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Innovation

  • Position Paper
  • "Towards a new IED"
  • Number 01 - 8 de June de 2018
Comitato Scientifico
  • Comitato Scientifico

In their book Creating a Learning Society, Joseph E. Stiglitz and Bruce C. Greenwald recently analyzed the complexity of the process of transformations that accompany the strategies that contemporary societies and institutions must develop to adapt to the changing system of our time. All of these processes will lead to an authentic modernization and new competence when facing the future. In this sense, we would try to make the IED a true platform for innovation and projects which are consistent with the conditions of our time.  

The adaptation to this new situation entails a multiple process of structural and strategic adaptation. Anthony Giddens suggested the conditions for the construction of a second modernity or Reflexive Modernity in line with the conditions of our time and its challenges. This adaptation will only be possible with an innovation culture that encompasses processes and competent methods to develop effective mechanisms. Innovation policies must now have strategic priority in all areas. They must be accompanied by regulatory frameworks and adequate procedures to achieve their objectives.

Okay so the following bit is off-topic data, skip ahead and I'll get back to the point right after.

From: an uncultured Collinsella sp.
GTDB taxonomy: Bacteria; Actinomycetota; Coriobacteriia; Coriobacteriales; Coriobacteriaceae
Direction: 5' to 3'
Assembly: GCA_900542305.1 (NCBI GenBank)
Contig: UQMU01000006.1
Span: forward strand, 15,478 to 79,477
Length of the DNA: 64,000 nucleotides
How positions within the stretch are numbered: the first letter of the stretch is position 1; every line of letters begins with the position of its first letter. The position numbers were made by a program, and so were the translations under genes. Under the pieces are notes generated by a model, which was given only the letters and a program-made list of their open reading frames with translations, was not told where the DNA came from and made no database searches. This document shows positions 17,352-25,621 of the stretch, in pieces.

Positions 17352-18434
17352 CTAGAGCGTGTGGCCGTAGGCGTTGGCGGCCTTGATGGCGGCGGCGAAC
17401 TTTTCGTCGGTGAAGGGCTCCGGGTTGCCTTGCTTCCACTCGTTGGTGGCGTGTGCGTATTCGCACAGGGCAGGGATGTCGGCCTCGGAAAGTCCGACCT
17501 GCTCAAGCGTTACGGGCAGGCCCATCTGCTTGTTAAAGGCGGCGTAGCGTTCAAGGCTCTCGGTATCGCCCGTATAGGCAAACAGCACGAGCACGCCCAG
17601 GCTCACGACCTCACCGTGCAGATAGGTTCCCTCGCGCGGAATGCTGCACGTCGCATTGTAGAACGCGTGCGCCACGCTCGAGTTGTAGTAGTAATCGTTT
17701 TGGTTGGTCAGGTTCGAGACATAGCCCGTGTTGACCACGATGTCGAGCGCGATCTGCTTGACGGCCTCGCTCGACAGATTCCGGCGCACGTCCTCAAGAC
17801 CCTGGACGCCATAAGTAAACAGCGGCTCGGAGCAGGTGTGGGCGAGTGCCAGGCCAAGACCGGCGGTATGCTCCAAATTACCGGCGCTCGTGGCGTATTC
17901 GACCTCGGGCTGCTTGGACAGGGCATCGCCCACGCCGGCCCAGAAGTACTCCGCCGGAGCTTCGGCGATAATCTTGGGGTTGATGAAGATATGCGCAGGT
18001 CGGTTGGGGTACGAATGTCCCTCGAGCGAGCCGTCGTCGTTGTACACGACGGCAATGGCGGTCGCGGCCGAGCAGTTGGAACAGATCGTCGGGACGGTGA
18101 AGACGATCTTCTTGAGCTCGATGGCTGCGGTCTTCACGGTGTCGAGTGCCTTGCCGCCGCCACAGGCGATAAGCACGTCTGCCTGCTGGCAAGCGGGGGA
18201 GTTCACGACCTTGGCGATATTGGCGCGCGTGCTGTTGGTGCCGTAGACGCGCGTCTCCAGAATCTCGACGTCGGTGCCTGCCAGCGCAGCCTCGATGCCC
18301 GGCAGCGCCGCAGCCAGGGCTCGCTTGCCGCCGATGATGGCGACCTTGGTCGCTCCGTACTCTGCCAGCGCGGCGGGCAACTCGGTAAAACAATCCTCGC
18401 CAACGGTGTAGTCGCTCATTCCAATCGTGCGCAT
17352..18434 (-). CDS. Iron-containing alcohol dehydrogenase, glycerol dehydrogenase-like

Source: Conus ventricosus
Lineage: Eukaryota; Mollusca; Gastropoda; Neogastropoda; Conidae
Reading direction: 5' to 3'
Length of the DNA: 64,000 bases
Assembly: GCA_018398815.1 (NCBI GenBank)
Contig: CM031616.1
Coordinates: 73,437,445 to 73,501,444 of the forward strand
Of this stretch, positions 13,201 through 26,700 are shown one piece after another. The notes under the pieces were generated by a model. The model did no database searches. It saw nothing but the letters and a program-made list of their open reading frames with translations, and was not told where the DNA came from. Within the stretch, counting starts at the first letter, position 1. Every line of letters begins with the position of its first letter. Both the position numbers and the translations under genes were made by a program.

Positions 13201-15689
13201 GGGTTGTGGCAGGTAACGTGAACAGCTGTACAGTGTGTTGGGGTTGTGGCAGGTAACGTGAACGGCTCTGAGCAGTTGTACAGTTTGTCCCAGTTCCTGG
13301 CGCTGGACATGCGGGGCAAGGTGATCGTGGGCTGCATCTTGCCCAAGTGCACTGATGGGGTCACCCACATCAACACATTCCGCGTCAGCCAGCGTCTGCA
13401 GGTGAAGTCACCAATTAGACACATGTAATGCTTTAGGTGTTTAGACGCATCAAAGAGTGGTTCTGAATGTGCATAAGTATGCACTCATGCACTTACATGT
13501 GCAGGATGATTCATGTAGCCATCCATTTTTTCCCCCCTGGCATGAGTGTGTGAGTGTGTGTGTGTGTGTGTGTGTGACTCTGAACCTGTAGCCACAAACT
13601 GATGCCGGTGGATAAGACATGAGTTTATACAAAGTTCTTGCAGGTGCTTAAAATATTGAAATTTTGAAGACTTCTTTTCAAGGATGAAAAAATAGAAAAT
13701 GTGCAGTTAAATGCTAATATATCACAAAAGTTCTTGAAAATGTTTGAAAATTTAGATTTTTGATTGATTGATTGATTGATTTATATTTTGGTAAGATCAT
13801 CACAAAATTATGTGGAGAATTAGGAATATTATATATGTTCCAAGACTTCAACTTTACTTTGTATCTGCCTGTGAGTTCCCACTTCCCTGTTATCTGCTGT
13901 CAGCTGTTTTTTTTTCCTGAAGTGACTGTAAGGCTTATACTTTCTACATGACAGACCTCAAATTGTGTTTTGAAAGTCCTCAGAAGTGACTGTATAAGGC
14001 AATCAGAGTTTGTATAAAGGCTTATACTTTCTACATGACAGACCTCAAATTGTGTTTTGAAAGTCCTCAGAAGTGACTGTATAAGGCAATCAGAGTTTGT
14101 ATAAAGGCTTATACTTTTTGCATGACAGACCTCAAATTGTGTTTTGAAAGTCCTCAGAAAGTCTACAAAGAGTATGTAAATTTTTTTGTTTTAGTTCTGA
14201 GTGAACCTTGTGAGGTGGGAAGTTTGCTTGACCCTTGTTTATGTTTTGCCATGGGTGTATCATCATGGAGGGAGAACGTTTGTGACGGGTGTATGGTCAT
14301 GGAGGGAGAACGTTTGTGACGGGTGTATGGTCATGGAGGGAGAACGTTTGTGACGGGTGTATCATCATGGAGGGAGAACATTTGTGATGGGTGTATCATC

But any innovation process requires both institutional changes and individual disposition. It is important to think and guide intervention strategies on those levels or particular instances of the institution that have a main relevance in the global structure, in order to avoid blockages and loss of functionality. Giddens insists on giving importance to a whole series of factors that are part of the whole and that can range from school models to personnel policies, to the system of objectives or to models of participation in the management system of the institution.